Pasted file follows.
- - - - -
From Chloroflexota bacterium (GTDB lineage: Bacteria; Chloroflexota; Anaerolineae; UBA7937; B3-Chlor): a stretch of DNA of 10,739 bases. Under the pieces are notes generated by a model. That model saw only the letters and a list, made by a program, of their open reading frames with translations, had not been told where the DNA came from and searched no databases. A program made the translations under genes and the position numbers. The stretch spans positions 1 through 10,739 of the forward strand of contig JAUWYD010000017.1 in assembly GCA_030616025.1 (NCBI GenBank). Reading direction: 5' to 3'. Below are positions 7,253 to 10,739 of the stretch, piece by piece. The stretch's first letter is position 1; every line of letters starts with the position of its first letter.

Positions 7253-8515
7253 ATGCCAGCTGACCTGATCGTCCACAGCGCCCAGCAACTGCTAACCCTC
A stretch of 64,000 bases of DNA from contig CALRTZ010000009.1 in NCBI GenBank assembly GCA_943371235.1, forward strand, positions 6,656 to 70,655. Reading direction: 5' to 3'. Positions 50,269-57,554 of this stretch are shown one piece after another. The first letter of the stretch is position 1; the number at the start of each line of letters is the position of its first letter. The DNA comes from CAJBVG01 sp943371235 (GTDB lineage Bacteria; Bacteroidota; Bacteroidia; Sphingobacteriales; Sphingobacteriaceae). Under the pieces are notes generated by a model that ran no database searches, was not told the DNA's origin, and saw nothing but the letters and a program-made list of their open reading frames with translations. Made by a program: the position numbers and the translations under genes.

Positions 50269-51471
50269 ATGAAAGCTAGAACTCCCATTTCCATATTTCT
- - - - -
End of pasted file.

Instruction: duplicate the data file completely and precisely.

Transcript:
From Chloroflexota bacterium (GTDB lineage: Bacteria; Chloroflexota; Anaerolineae; UBA7937; B3-Chlor): a stretch of DNA of 10,739 bases. Under the pieces are notes generated by a model. That model saw only the letters and a list, made by a program, of their open reading frames with translations, had not been told where the DNA came from and searched no databases. A program made the translations under genes and the position numbers. The stretch spans positions 1 through 10,739 of the forward strand of contig JAUWYD010000017.1 in assembly GCA_030616025.1 (NCBI GenBank). Reading direction: 5' to 3'. Below are positions 7,253 to 10,739 of the stretch, piece by piece. The stretch's first letter is position 1; every line of letters starts with the position of its first letter.

Positions 7253-8515
7253 ATGCCAGCTGACCTGATCGTCCACAGCGCCCAGCAACTGCTAACCCTC
A stretch of 64,000 bases of DNA from contig CALRTZ010000009.1 in NCBI GenBank assembly GCA_943371235.1, forward strand, positions 6,656 to 70,655. Reading direction: 5' to 3'. Positions 50,269-57,554 of this stretch are shown one piece after another. The first letter of the stretch is position 1; the number at the start of each line of letters is the position of its first letter. The DNA comes from CAJBVG01 sp943371235 (GTDB lineage Bacteria; Bacteroidota; Bacteroidia; Sphingobacteriales; Sphingobacteriaceae). Under the pieces are notes generated by a model that ran no database searches, was not told the DNA's origin, and saw nothing but the letters and a program-made list of their open reading frames with translations. Made by a program: the position numbers and the translations under genes.

Positions 50269-51471
50269 ATGAAAGCTAGAACTCCCATTTCCATATTTCT